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Environmental Issues Affecting Orange River, South Africa

28.6S 16.4E

February 16th, 2013 Category: Climate Change, Rivers

South Africa – January 27th, 2013

Draining an area of just under 1million km2 or 77% of the land area of South Africa, the Orange River has its source in the Drakensberg mountains, but starts as the Senqu River in Lesotho. From here it flows westwards to the Atlantic Ocean. Here, it can be seen flowing more or less horizontally across the upper left quadrant of the image.

The headwaters are located at an altitude of 3300 m and consequently parts freeze in the winter months. After the town of Kimberly the river is joined by the Vaal river, its main tributary and from here it enters the arid region of the southern Kalahari and Namib desert. Dams along the river provide water for irrigation and hydropower, however because of the unpredictable flow and sand bar at the river mouth navigation is limited.

Given the length of the Orange River, combined with its range of altitude and climacteric zones, the basin covers a wide range of ecological systems, and can be regarded as being a linear oasis. Its bio-geographical isolation means that potential for re-colonisation from adjacent rivers and wetlands is very low. The river biota is therefore unusually susceptible to the permanent loss of species.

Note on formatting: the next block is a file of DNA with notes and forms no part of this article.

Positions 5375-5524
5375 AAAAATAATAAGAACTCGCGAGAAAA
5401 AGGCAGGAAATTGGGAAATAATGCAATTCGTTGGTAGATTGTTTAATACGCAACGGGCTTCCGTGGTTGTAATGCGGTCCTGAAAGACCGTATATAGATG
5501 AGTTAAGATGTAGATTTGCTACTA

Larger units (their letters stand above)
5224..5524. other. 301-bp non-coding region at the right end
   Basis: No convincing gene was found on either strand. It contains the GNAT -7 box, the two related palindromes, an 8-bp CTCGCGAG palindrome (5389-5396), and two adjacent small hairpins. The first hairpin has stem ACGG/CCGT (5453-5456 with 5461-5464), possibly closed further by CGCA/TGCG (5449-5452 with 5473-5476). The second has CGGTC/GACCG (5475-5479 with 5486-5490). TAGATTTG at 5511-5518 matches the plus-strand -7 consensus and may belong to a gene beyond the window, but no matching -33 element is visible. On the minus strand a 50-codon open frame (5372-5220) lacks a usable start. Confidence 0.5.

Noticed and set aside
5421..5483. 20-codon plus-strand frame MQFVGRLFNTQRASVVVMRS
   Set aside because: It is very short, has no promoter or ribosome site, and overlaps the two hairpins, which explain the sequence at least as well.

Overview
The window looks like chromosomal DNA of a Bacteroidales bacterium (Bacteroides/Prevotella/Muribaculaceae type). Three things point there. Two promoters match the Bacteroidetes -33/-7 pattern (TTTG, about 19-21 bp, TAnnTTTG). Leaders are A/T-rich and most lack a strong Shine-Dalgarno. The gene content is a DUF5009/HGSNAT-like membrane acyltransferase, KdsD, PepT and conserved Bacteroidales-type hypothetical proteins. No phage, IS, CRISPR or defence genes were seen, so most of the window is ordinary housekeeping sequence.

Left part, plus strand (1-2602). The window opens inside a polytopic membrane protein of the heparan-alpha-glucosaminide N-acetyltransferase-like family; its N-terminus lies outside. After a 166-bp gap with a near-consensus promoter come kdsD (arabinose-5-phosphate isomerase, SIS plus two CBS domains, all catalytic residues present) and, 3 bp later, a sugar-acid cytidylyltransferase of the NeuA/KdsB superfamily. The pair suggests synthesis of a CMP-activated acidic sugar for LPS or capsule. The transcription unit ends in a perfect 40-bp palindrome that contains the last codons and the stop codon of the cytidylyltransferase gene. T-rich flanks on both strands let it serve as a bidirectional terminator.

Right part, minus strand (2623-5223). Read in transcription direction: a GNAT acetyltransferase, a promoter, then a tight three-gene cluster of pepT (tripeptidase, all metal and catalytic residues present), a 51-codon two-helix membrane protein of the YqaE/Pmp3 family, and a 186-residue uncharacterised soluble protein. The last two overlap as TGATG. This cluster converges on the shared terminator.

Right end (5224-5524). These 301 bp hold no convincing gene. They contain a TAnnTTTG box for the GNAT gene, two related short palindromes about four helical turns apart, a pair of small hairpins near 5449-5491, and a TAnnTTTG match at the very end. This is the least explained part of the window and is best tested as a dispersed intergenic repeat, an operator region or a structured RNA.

Its biomes contain a vast array of faunal and floral species variety with several endemic species. However, they also comprise areas facing environmental threats, such as the extinction of species and changes brought about by desertification. The economic utilisation of the Orange River’s water as well as the land use patterns in the basin strongly influences the environmental state of the river basin.

In this context four issues are of particular significance, namely the problem of soil erosion and wetland losses in Lesotho (the most severe problem), the impact of industrial and municipal effluent in the Vaal River system, agricultural pollution in the Vaal and Orange River and the environmental threats to the Orange River Estuary Ramsar site at the mouth (click here for more information).

Mountains of Cape Fold Belt in South Africa’s Western Cape Region

33.9S 18.4E

May 16th, 2012 Category: Mountains, Rivers

South Africa - May 15th, 2012

Visible near the bottom of this image is the Western Cape region of South Africa, an area with great topographical diversity. Most of the province falls within the Cape Fold Belt, a range of sandstone folded mountains. The far interior forms part of the Karoo Basin and is generally arid and hilly with a sharp escarpment in the north. Coastal areas range from sandy between capes, to rocky to steep and mountainous in places. Located by the coast in the lower left quadrant are Cape Town and the Cape of Good Hope.